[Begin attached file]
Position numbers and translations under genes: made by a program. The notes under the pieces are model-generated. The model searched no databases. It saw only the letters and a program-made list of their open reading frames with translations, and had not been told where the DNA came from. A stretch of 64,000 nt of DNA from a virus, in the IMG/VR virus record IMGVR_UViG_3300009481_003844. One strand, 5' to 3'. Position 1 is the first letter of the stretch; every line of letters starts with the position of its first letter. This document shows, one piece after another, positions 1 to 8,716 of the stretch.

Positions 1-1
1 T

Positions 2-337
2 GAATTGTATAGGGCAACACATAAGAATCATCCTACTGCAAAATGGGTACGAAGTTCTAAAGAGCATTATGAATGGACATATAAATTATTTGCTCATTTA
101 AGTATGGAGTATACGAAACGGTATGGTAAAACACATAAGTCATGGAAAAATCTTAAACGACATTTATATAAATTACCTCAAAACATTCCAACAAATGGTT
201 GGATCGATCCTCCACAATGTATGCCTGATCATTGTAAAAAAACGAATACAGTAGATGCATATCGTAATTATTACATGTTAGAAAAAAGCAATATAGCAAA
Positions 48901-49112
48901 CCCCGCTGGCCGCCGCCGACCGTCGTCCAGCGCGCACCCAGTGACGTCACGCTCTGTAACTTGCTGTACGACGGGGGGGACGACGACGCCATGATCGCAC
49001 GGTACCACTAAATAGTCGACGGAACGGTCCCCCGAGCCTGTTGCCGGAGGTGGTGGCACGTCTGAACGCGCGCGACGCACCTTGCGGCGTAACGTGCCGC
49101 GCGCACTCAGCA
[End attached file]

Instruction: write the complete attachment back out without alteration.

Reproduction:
Position numbers and translations under genes: made by a program. The notes under the pieces are model-generated. The model searched no databases. It saw only the letters and a program-made list of their open reading frames with translations, and had not been told where the DNA came from. A stretch of 64,000 nt of DNA from a virus, in the IMG/VR virus record IMGVR_UViG_3300009481_003844. One strand, 5' to 3'. Position 1 is the first letter of the stretch; every line of letters starts with the position of its first letter. This document shows, one piece after another, positions 1 to 8,716 of the stretch.

Positions 1-1
1 T

Positions 2-337
2 GAATTGTATAGGGCAACACATAAGAATCATCCTACTGCAAAATGGGTACGAAGTTCTAAAGAGCATTATGAATGGACATATAAATTATTTGCTCATTTA
101 AGTATGGAGTATACGAAACGGTATGGTAAAACACATAAGTCATGGAAAAATCTTAAACGACATTTATATAAATTACCTCAAAACATTCCAACAAATGGTT
201 GGATCGATCCTCCACAATGTATGCCTGATCATTGTAAAAAAACGAATACAGTAGATGCATATCGTAATTATTACATGTTAGAAAAAAGCAATATAGCAAA
Positions 48901-49112
48901 CCCCGCTGGCCGCCGCCGACCGTCGTCCAGCGCGCACCCAGTGACGTCACGCTCTGTAACTTGCTGTACGACGGGGGGGACGACGACGCCATGATCGCAC
49001 GGTACCACTAAATAGTCGACGGAACGGTCCCCCGAGCCTGTTGCCGGAGGTGGTGGCACGTCTGAACGCGCGCGACGCACCTTGCGGCGTAACGTGCCGC
49101 GCGCACTCAGCA